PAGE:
Theatre Review by James Wilson - April 26, 2023
New York, New York. Music and lyrics by John Kander and Fred Ebb. Written by David Thompson and co-written by Sharon Washington. Additional lyrics by Lin-Manuel Miranda. Inspired by the Metro-Goldwyn-Mayer motion picture New York, New York, written by Earl M. Rauch. Direction and choreography by Susan Stroman. Scenic design by Beowulf Boritt. Costume design by Donna Zakowska. Lighting design by Ken Billington. Sound design by Kai Harada. Projection design by Christopher Ash and Beowulf Boritt. Hair and wig design by Sabana Majeed. Music supervision and arrangements by Sam Davis. Orchestrations by Daryl Waters and Sam Davis. Vocal arrangements by David Loud. music direction by Alvin Hough, Jr.
Director and choreographer Susan Stroman, with the assistance of an excellent team of designers, namely Beowulf Boritt (scenic), Christopher Ash (projections with Boritt), Ken Billington (lighting), and Donna Zakowska (costumes), offers a sumptuous view of 1940s Manhattan that can be best described as a series of living postcards. The show's opening recalls the exuberance of the sailors on leave in On the Town, and there are dancing underworld figures who appear to have drifted in from Guys and Dolls. Even a Times Square purse snatcher seems to be on the lam from 42nd Street. In addition, there are stunning images that reflect the grandeur of New York, such as the old Penn Station, the famous Whispering Gallery in Grand Central Terminal, and a reference to the instantly recognizable "Lunch Atop a Skyscraper" photo.
Unfortunately, the musical's story and characters often get lost in the big city, and there is a sensation of viewing them while traversing the streets on a double-decker tour bus. We receive quick glimpses, and as we get closer to knowing the characters more fully, we have moved on to a different location and drop in on different lives. Indeed, New York is reputed to contain eight million stories, and there are times it feels like bookwriters David Thompson and Sharon Washington intend to tell all of them.
Whereas the film version focuses principally on a saxophonist and USO band singer, played by Robert De Niro and Liza Minnelli, the musical, set in 1946-1947, widens the scope and shortens the time span. The central characters remain (at least in name), and the narrative revolves around hot-headed musician Jimmy Doyle (Colton Ryan) and singer Francine Evans (Anna Uzele), who is in this iteration African American. Race differences complicate their relationship, and their romance is further strained as Francine's star rises with the help of Gordon Kendrick (Ben Davis), a shady British music producer.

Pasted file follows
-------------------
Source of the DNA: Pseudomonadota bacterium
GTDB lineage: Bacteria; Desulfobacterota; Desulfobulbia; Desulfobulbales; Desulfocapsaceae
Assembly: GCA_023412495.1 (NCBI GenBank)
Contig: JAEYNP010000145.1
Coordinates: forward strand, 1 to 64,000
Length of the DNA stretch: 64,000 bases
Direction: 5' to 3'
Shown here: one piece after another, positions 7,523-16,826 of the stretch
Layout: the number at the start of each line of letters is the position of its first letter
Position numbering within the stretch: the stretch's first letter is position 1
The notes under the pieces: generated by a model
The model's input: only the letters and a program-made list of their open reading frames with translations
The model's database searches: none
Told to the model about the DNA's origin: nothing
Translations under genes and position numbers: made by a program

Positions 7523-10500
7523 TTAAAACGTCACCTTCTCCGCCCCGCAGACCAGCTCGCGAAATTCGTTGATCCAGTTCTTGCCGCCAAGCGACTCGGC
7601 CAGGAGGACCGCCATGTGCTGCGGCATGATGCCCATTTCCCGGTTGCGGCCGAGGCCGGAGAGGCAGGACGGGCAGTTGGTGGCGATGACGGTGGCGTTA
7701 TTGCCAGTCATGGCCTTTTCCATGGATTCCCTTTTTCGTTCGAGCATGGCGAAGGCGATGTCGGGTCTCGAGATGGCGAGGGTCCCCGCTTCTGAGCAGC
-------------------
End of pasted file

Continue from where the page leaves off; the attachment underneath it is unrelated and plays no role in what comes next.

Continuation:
The film includes just a handful of original songs, and most of them are performed here. In addition to the title song, the score includes "But the World Goes Round" and "Happy Endings" (with "There Goes the Ballgame" omitted). There are songs from other Kander and Ebb shows and films such as "Quiet Thing" (from Flora the Red Menace), "Marry Me" (The Rink), and "Let's Hear it for Me" (Funny Lady. There's also haunting underscoring of "Sometimes a Day Goes By" (Woman of the Year). Kander, with additional lyrics by Lin-Manuel Miranda, has contributed a handful or so new songs, the most successful of which are the plaintive "Better than Before," the lovely "Light" (accompanied by a goosebump-inducing lighting effect), and the bouncy "Music, Money, Love."
As the pair of lovers at the show's center, Ryan and Uzele do not generate a lot of combustible heat, but this may be more a fault of the book than of the performers. Ryan is generally charming, though, and he, Alves, and the ensemble are terrific as they perform Kander and Ebb's "Wine and Peaches" (cut from The Rink), which incorporates characteristically clever and thrilling tap dancing on the precarious beams of a skyscraper construction site. It's pure Stroman. Ryan also effectively conveys the character's darkness, although his backstory filches a major plot point from William Saroyan's The Human Comedy.
Uzele, who recently rocked it out in Six, demonstrates that she has the belt and the charisma to take on traditional musical comedy leading roles. She first appears, brimming with hope like a defiant Star to Be amidst the bustle of New York City, and by the end, she has made good on that promise.
Dacal and Sigala bring warmth and sentimental sweetness to the Cuban mother and son, and similarly, Skinner and Prose are moving as a surrogate mother and son.
Stroman makes excellent use of the entire ensemble, and the show is in nearly constant motion. The choreographed scene transitions become rather repetitive, but there are some wonderful tableaux, particularly one that involves Magritte-like floating and swirling umbrellas.
Of course, audiences attending the show eagerly anticipate the title song, which has become not just a standard, but an anthem. The musical teases with the famous vamp dropped in strategically, and the excitement is palpable. In the last few minutes, as the orchestra rises from the pit and Uzele commands the stage as if performing for a sold-out audience at Radio City Music Hall, all of the production's flaws, missed opportunities, and dashed dreams of another classic Kander and Ebb musical are almost forgiven. For those five minutes, we have entered musical comedy nirvana.